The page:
Might be a silly question, but can deer ticks only be found in places that deer would actually be in or could get in? Example, I was in a small fenced off area that a deer couldn’t possibly get in, could that area though still contain deer ticks in the high grass, etc?
11:22 Thomas Mather:
As we mentioned above, immature deer ticks happily latch onto rodents, steal a blood meal, detach, and if the habitat is permissive for the tick to survive, they will molt into the next stage. So, if the fence would allow rodents to enter, then the answer is yes it is possible for ticks to be in such a fenced off space.
11:23 Comment From Beth Daley
Hi Tom, I know that you can’t give advice on treatment. I’ve had several questions from people since the story ran that asked to better understand how humid it needs to be for ticks to survive – and also how long they need to be attached to transmit diease. Thanks! Beth Daley
11:28 Thomas Mather:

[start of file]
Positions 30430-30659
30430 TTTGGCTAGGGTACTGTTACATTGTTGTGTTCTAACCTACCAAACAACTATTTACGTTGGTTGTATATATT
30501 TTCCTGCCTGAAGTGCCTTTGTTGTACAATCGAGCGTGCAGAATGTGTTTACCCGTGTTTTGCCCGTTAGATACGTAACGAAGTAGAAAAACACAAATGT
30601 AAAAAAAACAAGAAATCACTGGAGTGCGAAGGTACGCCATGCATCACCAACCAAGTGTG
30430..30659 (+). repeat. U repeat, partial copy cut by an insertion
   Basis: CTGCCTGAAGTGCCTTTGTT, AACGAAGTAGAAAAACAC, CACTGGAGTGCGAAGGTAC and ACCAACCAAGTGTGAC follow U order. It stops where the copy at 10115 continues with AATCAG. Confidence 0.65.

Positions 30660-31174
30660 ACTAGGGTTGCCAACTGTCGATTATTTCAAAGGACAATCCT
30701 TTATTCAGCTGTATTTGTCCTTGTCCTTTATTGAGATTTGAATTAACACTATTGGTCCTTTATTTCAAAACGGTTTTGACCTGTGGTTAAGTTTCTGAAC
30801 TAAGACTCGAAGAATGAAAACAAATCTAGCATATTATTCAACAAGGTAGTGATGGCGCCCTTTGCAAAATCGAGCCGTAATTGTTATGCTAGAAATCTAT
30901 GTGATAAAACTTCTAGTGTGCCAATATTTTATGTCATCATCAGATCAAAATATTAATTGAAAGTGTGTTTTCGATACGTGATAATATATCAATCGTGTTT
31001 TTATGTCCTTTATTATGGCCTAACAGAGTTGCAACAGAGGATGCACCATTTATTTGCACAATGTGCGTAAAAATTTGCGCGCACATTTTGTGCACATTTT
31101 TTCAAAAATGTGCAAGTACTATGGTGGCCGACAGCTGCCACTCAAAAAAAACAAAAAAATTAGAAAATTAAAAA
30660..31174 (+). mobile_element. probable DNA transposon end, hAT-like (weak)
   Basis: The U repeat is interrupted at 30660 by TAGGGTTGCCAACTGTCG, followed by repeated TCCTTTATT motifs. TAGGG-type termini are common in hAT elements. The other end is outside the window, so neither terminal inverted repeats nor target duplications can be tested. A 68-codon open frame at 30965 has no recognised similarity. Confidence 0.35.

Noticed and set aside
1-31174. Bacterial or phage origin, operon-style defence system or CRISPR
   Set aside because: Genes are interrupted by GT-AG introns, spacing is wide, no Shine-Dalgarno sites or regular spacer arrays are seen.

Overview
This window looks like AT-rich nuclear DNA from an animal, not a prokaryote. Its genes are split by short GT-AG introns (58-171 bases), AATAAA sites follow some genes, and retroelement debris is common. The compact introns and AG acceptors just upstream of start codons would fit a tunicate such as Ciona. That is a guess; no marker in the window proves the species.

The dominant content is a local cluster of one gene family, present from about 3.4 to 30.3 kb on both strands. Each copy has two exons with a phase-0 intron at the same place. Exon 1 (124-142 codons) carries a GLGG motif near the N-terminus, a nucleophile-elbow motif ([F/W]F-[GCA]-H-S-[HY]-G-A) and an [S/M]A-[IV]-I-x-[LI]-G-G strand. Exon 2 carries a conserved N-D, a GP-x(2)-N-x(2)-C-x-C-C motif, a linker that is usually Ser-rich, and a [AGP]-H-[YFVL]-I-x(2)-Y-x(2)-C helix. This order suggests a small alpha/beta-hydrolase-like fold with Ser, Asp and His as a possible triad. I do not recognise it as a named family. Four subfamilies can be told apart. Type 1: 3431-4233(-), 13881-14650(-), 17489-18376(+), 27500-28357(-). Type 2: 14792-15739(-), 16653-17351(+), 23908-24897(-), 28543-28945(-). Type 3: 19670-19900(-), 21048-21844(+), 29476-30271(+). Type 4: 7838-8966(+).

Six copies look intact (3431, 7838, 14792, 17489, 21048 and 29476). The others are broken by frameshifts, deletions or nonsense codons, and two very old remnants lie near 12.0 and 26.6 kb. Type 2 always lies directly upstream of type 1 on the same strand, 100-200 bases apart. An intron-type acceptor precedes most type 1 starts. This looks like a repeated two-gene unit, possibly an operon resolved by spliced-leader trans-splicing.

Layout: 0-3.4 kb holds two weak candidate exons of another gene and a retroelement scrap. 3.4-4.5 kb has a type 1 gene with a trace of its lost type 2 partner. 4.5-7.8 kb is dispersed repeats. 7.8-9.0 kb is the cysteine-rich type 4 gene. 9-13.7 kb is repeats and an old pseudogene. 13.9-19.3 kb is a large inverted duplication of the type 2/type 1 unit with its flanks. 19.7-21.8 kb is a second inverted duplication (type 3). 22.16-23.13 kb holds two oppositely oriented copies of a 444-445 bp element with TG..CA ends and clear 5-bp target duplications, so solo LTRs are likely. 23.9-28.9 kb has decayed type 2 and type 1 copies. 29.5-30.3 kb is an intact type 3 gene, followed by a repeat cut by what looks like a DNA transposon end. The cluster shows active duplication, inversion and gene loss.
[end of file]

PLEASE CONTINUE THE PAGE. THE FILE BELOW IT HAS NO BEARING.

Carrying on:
Great story in yesterday’s Boston Globe, Beth. Deer tick nymphs in particular are very susceptible to dessication (drying out). Besides getting a blood meal, maintaining their internal body moisture is one of their most critical life processes. If we forget to put a bottle of ticks back into the humidity chamber at the end of the day (leave it on the counter), the nymphs will all be dead by the next day. In lab experiments, we found that the threshold relative humidity for these ticks was 82%; if ticks experience RH below 82% for 8 hrs or more, they start to die, even if they are returned to saturated conditions. Long answer but really interesting phenomenon–how nature kills these ticks–low humidity.